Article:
Rent Shop Volunteer Join

Q. Who is Mr. Smarty Plants?

A: There are those who suspect Wildflower Center volunteers are the culpable and capable culprits. Yet, others think staff members play some, albeit small, role. You can torture us with your plant questions, but we will never reveal the Green Guru's secret identity.

Help us grow by giving to the Plant Database Fund or by becoming a member

Did you know you can access the Native Plant Information Network with your web-enabled smartphone?

Share

Ask Mr. Smarty Plants

Ask Mr. Smarty Plants is a free service provided by the staff and volunteers at the Lady Bird Johnson Wildflower Center.

Search Smarty Plants
See a list of all Smarty Plants questions

Please forgive us, but Mr. Smarty Plants has been overwhelmed by a flood of mail and must take a break for awhile to catch up. We hope to be accepting new questions again soon. Thank you!

Need help with plant identification, visit the plant identification page.

 
rate this answer
Not Yet Rated

Tuesday - January 18, 2011

From: Lawton, OK
Region: Southwest
Topic: Seed and Plant Sources
Title: Looking for a Drummond Red Maple in Lawton, OK.
Answered by: Jimmy Mills

QUESTION:

I would like to buy a female Drummond red maple from a local retailer but it's Jan.12 and those he has in stock are leafless with just the beginnings of buds showing. They are about 20 feet tall and in very large containers. How can I know for sure that one is truly a Drummond variety (he does not seem to be very knowledgeable on this). And how can I tell whether it's a male or female w/o waiting for blooms or seeds to appear. If I do have to wait for flowers or seeds then when is that likely to happen and what would I look for at that point? Would it be too late in the season to plant it after it has shown flowers or seeds? Thanks, K.P.

ANSWER:

It appears that you have three types of questions going here: one  involves identity, a second involves reproductive capability, and the third involves timing.

Let’s start by learning a little about this tree. The Drummond Red Maple (Acer rubrum var. drummondii (Drummond's maple)) is a variety of Red Maple, and tends to prefer swampy sites in nature. You would want to plant it in a moist area with slightly acidic soil. One character that sets it apart from the Red Maple Acer rubrum (Red maple) is that the under side of the leaves is very hairy (tomentose). See images from Duke University.
It is a dioecious species meaning that it has “male” and “female” flowers on separate plants. I prefer to use the terms staminate (male flowers) and pistillate (female flowers) to describe the two types of plants. The flowers are not showy, but they are distinctive. At this link from Louisiana State University,  look at the pictures of the flowers (as well as the leaves). Image 11 of 16 shows pistillate flowers; notice the v-shaped stigma protruding. Image 13 of 16 shows pistillate flowers with early fruit development (samaras). Image 14 of 16 shows staminate flowers with the stamens protruding.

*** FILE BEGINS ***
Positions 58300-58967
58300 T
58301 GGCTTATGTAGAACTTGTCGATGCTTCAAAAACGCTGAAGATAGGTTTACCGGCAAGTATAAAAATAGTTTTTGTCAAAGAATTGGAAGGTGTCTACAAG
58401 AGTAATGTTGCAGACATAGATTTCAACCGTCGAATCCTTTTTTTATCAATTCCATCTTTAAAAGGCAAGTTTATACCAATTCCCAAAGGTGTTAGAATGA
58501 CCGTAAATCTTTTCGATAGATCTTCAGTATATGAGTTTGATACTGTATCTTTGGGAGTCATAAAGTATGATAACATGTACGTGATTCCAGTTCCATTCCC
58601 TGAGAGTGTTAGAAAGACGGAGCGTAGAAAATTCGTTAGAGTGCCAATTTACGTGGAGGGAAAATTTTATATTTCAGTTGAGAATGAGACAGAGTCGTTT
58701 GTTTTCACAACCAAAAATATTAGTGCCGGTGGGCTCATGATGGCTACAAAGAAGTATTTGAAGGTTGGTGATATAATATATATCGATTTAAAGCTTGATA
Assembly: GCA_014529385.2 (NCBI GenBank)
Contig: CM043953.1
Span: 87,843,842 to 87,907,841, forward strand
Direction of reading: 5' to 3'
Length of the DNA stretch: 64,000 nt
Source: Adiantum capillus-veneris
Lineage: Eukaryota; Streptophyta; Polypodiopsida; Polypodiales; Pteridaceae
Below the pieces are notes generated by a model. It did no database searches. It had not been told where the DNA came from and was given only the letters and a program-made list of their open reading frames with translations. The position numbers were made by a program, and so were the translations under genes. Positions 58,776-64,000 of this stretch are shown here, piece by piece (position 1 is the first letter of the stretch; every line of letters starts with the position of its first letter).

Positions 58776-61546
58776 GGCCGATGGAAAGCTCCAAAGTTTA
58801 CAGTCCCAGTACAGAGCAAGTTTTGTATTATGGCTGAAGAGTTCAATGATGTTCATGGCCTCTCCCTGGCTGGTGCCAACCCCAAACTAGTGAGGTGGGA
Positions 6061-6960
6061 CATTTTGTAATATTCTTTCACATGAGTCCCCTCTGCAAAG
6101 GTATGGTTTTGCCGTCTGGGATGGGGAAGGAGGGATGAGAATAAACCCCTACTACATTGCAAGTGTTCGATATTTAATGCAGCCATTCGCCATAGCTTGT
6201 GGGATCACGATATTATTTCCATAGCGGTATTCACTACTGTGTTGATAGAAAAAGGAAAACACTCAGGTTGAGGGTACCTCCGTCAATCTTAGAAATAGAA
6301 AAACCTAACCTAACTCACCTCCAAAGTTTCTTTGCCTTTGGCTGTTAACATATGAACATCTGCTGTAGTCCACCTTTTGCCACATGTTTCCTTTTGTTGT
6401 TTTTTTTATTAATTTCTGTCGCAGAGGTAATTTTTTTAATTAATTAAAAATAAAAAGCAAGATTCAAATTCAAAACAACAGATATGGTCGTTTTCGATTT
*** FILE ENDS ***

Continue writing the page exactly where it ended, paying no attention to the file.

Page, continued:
So if the tree you are considering has leaves and flowers on it,  you can answer your first two questions. The Drummond Maple can begin to flower and leaf out as early as February, so by March or April, you should be able to plant your tree.

Another question that you might consider: “Can a tree that is known as the Swamp Maple find happiness in Lawton, OK?” For help with this question, I would suggest contacting the Commanche County Office of Oklahoma Cooperative Extension and the Central Chapter of the Oklahoma Native Plant Society.


Acer rubrum var. drummondii


Acer rubrum


           Acer rubrum            pistillate flowers


               Acer rubrum                     staminate flowers

 

 

 

 

 

 

 

 

 

 


 

 

 


 


 

 

 

 

 

 

 

 

 

 

 

 

More Seed and Plant Sources Questions

plant labels to indicate resistance to wildfire
November 12, 2013 - I have a group of students researching plants that are more fire resistant. They have learned that keeping home landscaping around a structure will help reduce the risk of a structure catching fire i...
view the full question and answer

Fragrant native vine for Logan UT
January 08, 2011 - So as a general question for the Utah climate, (Logan to be precise) is there any kind of climbing vines that would take the place of a jasmine even if deciduous in nature? I read the article about th...
view the full question and answer

Removing Mountain Laurel Seed Pods from Austin
August 14, 2012 - Is it best to remove seed pods from Mt. Laurel or leave them on the tree?
view the full question and answer

Need source for garlic to plant in garden in Fort Worth, TX.
September 30, 2011 - Where can I get or purchase a native Texas garlic to plant in my garden?
view the full question and answer

Sources for plants from Abingdon MD
August 02, 2012 - What stores or nursuries in Harford County sell already grown Coral honeysuckle, Purple passion flower, trumpet creeper, and crossvine?
view the full question and answer

Support the Wildflower Center by Donating Online or Becoming a Member today.